One thing that I've been doing the last couple years to help pad my income is investing in peer-to-peer loans. Baiscally these are loans that you give to your peers (go figure :) ).
The nice thing is that you no longer have to feel bad about charging your relatives interest for money you loan them, or have to worry about hustling your neighbors if they don't pay up. Instead, there are several websites that have popped-up that will take care of the legwork for you. One website that I use is prosper.com. The idea is pretty simple, you make loans to other individuals in need. Prosper provides credit reports, delinquency information, debt/income ratio's, and employment information, as well as a whole host of information. I'm not going to say I've gotten rich off of it, but I make a few hundred dollars a month in interest off of my initial investment a couple years ago. Not bad considering I used 0% interest balance transfers to fund the investment. (I can explain how to use credit cards to invest if you are interested).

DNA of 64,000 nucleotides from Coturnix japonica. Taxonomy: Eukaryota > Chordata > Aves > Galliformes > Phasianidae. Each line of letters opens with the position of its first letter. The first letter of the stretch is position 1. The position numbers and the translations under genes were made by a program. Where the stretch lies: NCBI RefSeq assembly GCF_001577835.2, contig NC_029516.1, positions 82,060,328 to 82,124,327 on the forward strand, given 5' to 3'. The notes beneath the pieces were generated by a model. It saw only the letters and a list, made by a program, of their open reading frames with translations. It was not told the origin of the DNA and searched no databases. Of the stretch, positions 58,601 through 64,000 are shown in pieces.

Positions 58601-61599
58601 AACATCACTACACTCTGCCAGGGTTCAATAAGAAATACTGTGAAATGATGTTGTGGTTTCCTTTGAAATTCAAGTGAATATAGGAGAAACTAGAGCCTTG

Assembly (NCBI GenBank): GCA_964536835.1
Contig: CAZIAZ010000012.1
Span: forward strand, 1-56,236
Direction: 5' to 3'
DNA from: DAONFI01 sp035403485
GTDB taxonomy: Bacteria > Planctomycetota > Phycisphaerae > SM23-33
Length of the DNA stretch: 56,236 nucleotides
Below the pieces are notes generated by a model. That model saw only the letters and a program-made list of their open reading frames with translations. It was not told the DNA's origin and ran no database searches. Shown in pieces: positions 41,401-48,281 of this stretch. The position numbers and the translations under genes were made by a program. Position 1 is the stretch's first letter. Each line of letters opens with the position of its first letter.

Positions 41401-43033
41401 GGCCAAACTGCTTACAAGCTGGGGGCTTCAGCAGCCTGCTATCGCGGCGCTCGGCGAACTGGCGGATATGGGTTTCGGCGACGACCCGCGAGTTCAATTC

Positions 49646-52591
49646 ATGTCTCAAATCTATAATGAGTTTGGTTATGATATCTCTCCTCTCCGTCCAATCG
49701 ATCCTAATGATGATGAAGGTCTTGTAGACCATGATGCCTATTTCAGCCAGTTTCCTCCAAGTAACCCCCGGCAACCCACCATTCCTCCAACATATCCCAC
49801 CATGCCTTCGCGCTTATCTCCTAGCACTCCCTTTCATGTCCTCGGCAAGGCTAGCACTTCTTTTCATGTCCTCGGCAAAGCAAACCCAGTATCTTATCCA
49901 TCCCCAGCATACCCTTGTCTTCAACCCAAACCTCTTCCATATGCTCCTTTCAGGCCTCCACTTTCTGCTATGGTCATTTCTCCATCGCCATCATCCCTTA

There are a few other peer-to-peer lending sites out there, one other reputible one that comes to mind (besides prosper.com) is lendingclub.com. LendingClub is virtually the same as prosper, except they are a newer company so they have a smaller customer (loan) base.
Here are some pro's and con's of peer-to-peer lending, and in particular, those of Prosper and LendingClub.
- You can directly pick who you would like to lend to (Sense of ownership).
- You can invest as little as $25 per loan (Helps with loan portfolio diversification).
- Monthly payouts directly to your account.
- The ability sell your loans if you need to liquidate your account quickly (This feature is currently available, but it is still getting the kinks ironed out).
- No managment of loan portfolio (Websites handle payment processing, and account recovery, as well as many other aspects of loan management).
- Relatively risky endeavor, to date about 20% of loans have defaulted (However, most of those were "E" or "HR" credit ratings).
- If you choose not to sell your loans, you must wait three years for maturity.
- No face to face interaction with borrower, ie, borrower may be misrepresenting himself online.
Overall, peer-to-peer loans are just another aspect of my online income portfolio. There are obviously more pro's and con's that could be said, but I'll leave it to these for now. If you are interested in some of the financial information from prosper.com, you can check out this website for more information: www.lendingstats.com.